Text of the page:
The Subjective Experience of the Indwelling Christ, by Witness Lee


Philippians 4:8-9 mentions a total of eight virtues. The first six items include the things that are true, the things that are dignified, the things that are righteous, the things that are pure, the things that are lovely, and the things that are well spoken of. The last two items include any virtue and any praise, which are a summary of the first six items. Actually, these six items are just love, light, holiness, and righteousness. That which is lovely is love; that which is righteous is righteousness; that which is pure and well spoken of—that which is honest and upright—is light; that which is true and dignified is holiness. If you carefully analyze these six items, you can categorize them under four big items: love, light, holiness, and righteousness. According to the entire book of Philippians, the things that are true, dignified, pure, righteous, lovely, and well spoken of are the living out of God through us as love, light, holiness, and righteousness. These four items are not only virtuous but also good; hence, they are excellent. The Greek word for virtue denotes a lovely condition manifested through struggle and endeavor. Several times in the Chinese Union Version this word is rendered “moral act,” implying something powerful and manifesting brightness. This is not the conventional ethics taught by the ancient Chinese sages. Rather, this is God being life in us and expressing what He is—love, light, holiness, and righteousness—according to the image by which He created us.

We were empty vessels created in God’s image. Although we had love, light, holiness, and righteousness in our humanity, they were empty because there was no real content. However, after we are saved, Christ fills us as our reality, and He is lived out of us. Thus, the love, light, holiness, and righteousness that we live out are no longer empty virtues; rather, they are virtues that have been enriched by God. This means that God has enriched and magnified the virtues, which include love, light, holiness, and righteousness, in our humanity with His divinity. This is the lovely state that results from the struggling and striving of the divine power within us. This condition is what the Scriptures refer to as virtue.


In such a short book as the Epistle to the Philippians we can also see the revelation of the Triune God. First, we see “the Spirit of Jesus Christ” (1:19). Today the Holy Spirit is not only the Spirit of God but also the Spirit of Jesus Christ. Second, we see “the power of His [Christ’s] resurrection” (3:10a). Christ, the second among the Trinity—the Father, the Son, and the Spirit—is now the resurrected Christ with the power of resurrection. Third, we see the “God of peace” (4:9) operating within us to give us peace. This God who gives us peace is not outside of us but is inside of us. God can only be in us after the resurrection of Christ. The God who is in us is the Father. Therefore, in the book of Philippians we clearly see that first there is the Father, second there is the Son, and third there is the Spirit. The Spirit is the Spirit of Jesus Christ; the Son is the resurrected Christ; and the Father is the God in resurrection as our peace operating, restricting, and guarding within us. This is the Triune God for our experience and enjoyment.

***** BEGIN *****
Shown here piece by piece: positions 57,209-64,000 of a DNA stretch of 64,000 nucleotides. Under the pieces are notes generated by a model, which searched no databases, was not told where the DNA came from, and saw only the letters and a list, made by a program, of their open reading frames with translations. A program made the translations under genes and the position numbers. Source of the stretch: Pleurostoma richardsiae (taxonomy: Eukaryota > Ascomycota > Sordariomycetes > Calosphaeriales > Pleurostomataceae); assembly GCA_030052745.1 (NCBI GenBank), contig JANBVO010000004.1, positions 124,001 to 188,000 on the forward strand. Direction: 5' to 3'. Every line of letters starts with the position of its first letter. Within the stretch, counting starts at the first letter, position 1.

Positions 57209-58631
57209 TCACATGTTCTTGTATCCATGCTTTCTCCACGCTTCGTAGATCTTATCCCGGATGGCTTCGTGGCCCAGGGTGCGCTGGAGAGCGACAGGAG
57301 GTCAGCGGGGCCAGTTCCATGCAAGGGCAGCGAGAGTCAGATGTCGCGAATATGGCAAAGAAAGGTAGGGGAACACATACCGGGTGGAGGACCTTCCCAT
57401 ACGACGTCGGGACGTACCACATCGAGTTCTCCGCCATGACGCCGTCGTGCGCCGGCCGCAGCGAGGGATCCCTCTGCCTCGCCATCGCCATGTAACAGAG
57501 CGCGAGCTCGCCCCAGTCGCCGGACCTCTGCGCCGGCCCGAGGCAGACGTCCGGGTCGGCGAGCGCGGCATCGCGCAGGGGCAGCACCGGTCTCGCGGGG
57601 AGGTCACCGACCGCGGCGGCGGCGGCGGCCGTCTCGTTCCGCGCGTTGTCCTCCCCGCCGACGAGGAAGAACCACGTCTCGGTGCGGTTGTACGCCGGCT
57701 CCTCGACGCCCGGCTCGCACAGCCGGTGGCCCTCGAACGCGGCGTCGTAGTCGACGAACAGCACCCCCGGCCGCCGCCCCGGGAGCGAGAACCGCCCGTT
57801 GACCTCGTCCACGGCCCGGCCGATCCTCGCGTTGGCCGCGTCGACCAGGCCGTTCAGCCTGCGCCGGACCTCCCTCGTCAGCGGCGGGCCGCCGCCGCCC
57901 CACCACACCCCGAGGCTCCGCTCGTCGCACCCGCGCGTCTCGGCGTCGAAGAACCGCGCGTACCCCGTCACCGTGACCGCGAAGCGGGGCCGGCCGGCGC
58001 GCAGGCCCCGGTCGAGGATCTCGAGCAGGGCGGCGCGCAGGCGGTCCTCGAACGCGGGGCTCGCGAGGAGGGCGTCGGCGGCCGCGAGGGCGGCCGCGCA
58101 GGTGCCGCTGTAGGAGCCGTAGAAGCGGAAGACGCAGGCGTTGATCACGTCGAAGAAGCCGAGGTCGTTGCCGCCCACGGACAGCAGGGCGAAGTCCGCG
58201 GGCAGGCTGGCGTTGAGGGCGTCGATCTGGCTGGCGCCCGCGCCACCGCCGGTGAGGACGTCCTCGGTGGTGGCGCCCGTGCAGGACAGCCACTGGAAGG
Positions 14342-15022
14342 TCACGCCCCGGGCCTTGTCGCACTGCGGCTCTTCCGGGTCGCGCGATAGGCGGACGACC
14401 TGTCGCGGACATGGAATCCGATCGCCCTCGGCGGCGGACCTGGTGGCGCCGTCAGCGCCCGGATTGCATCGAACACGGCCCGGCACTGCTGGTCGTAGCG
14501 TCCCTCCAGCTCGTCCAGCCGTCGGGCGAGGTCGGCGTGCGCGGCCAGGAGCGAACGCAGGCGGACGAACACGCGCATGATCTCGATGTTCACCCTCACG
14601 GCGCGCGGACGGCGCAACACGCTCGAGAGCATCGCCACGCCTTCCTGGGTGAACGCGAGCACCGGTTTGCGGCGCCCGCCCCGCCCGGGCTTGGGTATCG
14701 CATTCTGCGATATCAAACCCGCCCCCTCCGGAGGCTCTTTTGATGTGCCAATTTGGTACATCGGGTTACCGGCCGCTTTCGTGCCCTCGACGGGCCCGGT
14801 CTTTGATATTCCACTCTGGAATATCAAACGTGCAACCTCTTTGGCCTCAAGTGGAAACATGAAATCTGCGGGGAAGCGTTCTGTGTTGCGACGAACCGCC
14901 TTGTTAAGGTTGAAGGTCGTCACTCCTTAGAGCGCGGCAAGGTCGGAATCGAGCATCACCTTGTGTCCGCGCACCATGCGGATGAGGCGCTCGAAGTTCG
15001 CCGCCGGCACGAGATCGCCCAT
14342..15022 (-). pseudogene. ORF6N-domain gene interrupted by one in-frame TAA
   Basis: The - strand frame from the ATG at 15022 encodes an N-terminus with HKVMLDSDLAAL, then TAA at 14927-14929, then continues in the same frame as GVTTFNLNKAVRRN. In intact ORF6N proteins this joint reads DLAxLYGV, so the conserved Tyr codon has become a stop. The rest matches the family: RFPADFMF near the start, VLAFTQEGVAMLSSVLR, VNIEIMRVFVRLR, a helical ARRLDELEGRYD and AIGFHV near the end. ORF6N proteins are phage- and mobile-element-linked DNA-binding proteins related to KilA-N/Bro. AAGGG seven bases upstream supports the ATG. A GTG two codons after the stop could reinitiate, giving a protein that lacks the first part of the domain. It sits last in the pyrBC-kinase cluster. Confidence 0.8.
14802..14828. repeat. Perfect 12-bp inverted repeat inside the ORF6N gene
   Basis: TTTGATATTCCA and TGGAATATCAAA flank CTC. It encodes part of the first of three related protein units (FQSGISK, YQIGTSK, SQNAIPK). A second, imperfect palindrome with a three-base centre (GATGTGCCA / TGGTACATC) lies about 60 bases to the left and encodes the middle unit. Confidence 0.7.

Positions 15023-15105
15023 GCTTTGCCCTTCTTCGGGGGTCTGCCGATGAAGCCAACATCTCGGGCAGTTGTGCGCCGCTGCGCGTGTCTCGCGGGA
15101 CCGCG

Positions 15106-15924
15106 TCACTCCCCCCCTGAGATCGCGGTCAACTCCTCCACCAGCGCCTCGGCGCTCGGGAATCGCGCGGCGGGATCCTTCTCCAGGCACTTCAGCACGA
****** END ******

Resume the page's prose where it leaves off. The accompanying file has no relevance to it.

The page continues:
The title of the Divine Trinity—the Father, the Son, and the Holy Spirit—was not clearly disclosed before the resurrection of the Lord Jesus. Although the revelation concerning the Triune God has been implied in many places both in the Old Testament and the New Testament, it still requires human inference. For example, Genesis 1:1 says, “God created the heavens and the earth”; the Hebrew word here for God is plural. Then verse 26 says, “And God said, Let Us make man in Our image, according to Our likeness.” The God in verse 1 becomes “Us” in verse 26. Hence, by inference, we conclude that God is triune. We still cannot see this clearly in the plain text of the Old Testament. However, when the Lord Jesus resurrected from the dead, He told the disciples, “Go therefore and disciple all the nations, baptizing them into the name of the Father and of the Son and of the Holy Spirit” (Matt 28:19). The process of the Trinity was completed after the resurrection of the Lord Jesus. At that point in time, the Father became the Father in resurrection, the Son became the Son in resurrection, and the Spirit became the Spirit in resurrection. In other words, God is triune, but it was not until after the Lord Jesus resurrected that the Triune God was consummated in the Spirit. After the Lord Jesus resurrected, the Spirit became the life-giving Spirit, the Son became the resurrected Christ, and the Father became the God who indwells man.

We have said that the book of Philippians is a book on the experience of Christ; it speaks about living out Christ in our daily life. Living out Christ in our daily life means that God in Christ enters into us to be our life and reality and that He is expressed through our humanity in our human love, light, holiness, and righteousness. Therefore, this book speaks about how Christ in us becomes our life and how we are empowered to live out Christ. To summarize all that we have covered previously, we can see that the Spirit of Jesus Christ is here, the resurrected Christ is here, and the God in resurrection is here. The Triune God is in us. All three of Them—the Father, the Son, and the Holy Spirit—are in us. Yet They are not three Gods but one God. The one God becomes triune so that we can experience Him. This is truly a great mystery. It is a mystery that cannot be explained adequately with human words. This wonderful Triune God lives in us to be our life and life supply.

(The Subjective Experience of the Indwelling Christ, Chapter 8, by Witness Lee)